Per Boysen wrote:
Here's what you do in detail by a more technical description: Ch A: Reverse stereo channels. Ch B: Invert phase. Now, when two channels of reversed phase play back through the same playback channel they nullify each other and the sum is silence. BUT here we made one of them stereo reversed, which means that only the audio that is mono - i.e. middle of stereo image - becomes nullified. Merging A + B gives us a "hole in the middle" stereo image. The deepness of the black hole and the width of the experienced stereo field depends on how you set the levels of these two stereo busses. My finding is that 1 dB lower for the phase inverted Ch B works best for the music I do (-1 dB that is). Now enter Ch C, the "monofied" split, and fill up that hole in the middle with this one. If the orignal mix is good this should stay at 0 dB as Ch A.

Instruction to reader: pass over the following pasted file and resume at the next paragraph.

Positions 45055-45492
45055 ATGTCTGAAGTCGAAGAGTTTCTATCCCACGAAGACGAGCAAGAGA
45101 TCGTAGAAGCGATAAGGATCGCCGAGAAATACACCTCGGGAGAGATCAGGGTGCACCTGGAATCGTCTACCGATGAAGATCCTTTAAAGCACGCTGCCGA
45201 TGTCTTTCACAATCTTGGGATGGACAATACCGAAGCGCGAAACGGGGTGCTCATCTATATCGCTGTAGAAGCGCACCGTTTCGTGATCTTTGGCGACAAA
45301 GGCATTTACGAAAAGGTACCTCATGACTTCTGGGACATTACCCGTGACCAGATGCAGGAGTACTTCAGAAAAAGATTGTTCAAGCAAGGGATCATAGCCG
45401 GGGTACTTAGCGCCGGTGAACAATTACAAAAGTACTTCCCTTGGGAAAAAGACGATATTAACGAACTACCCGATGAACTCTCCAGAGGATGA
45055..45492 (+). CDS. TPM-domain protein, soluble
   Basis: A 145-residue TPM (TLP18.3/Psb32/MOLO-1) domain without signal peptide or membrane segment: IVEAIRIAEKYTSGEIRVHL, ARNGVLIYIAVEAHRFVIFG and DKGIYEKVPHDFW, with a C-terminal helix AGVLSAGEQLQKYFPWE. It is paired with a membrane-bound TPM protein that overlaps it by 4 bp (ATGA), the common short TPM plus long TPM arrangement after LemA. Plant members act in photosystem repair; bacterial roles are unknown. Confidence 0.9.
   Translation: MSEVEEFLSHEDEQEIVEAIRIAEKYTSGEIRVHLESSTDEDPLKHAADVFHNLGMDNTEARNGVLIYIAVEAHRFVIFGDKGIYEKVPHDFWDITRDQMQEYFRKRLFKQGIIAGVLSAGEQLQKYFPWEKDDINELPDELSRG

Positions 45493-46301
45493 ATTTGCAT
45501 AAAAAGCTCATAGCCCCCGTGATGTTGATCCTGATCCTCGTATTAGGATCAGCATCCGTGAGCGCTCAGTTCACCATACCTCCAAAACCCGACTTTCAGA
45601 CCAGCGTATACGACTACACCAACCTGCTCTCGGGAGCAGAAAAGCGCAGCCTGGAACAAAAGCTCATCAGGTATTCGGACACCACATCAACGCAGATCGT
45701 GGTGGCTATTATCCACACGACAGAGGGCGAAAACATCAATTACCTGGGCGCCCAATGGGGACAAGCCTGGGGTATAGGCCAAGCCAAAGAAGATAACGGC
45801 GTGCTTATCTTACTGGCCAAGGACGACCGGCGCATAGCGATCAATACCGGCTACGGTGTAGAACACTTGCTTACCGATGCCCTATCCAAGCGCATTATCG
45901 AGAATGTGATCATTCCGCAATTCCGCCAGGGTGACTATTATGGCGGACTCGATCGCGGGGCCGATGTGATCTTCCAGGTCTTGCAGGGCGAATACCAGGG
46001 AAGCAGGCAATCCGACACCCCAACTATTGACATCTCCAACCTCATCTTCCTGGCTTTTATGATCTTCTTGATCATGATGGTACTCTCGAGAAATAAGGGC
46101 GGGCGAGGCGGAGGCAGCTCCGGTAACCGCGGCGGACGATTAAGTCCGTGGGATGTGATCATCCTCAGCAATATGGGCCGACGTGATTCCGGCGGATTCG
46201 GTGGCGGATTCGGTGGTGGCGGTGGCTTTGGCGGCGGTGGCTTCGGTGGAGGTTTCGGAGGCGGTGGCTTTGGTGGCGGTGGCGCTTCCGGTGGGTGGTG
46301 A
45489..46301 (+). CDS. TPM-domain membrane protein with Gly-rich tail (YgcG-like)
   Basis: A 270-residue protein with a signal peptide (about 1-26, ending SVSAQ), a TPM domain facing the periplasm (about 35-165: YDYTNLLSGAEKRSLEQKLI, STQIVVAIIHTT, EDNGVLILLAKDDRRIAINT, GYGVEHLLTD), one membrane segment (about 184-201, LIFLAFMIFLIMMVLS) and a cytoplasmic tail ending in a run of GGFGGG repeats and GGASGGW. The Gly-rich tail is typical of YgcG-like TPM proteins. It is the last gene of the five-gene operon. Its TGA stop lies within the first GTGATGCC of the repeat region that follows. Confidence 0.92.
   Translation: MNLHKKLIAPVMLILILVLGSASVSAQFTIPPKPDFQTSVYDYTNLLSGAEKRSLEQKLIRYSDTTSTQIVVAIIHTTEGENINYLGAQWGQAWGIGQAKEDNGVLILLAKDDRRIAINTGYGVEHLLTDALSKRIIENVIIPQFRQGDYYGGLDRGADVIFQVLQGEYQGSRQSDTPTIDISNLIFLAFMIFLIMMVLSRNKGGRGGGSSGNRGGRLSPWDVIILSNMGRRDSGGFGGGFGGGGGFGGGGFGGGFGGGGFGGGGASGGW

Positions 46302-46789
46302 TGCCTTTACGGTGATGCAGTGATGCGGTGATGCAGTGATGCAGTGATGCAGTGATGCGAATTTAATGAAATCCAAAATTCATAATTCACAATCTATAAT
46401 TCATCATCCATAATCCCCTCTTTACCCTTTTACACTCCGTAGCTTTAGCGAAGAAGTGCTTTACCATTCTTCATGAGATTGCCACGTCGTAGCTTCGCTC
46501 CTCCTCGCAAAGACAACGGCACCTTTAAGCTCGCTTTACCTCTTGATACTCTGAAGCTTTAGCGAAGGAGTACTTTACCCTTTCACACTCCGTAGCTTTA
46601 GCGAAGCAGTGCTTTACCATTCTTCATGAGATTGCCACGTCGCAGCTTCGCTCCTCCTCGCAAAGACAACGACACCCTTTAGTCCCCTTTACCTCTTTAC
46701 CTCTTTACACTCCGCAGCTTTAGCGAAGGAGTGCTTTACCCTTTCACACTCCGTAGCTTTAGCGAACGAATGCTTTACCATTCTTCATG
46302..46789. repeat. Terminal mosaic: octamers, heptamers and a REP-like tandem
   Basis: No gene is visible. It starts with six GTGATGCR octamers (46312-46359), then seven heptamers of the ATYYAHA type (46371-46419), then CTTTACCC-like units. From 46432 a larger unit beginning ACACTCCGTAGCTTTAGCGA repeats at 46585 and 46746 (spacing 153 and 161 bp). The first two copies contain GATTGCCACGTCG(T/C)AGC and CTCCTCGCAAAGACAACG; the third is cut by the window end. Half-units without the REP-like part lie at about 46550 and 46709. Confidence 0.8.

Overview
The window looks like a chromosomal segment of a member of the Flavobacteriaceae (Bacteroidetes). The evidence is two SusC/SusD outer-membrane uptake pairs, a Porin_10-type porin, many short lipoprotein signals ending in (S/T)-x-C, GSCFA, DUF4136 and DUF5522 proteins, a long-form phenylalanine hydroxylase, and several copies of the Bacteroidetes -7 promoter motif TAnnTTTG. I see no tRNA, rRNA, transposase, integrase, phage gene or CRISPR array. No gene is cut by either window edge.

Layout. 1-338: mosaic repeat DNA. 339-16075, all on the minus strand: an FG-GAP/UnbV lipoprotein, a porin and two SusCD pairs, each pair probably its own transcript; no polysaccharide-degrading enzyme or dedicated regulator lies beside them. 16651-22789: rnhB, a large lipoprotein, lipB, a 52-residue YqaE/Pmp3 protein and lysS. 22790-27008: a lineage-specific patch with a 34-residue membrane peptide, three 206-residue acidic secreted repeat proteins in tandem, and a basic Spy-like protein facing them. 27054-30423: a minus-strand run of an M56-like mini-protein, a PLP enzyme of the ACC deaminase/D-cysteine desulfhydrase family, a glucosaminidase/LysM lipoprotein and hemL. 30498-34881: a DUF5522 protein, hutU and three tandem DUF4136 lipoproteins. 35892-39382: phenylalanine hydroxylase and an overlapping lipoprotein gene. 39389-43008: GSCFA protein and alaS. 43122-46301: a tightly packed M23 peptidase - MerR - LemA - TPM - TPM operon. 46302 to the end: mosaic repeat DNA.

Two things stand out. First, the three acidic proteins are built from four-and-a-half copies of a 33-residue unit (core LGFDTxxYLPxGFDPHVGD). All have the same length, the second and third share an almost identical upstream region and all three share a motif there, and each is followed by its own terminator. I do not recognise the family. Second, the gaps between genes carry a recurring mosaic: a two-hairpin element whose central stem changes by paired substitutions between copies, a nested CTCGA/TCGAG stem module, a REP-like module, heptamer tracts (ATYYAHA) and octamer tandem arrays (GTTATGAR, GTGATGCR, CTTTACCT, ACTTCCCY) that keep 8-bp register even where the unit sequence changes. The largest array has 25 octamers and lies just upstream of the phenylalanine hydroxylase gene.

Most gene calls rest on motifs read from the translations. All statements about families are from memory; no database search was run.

So all of the trick is to make you hear the mix differently. There's no way to get the original mix back with that combination. It's almost an implementation of a regular "shuffler", but weirded up:adding A and B equally gives you the classic "sides" signal, ready to mix with the mono "center"...except that the whole result is now L<>R
reversed. well, if it works......it's good andy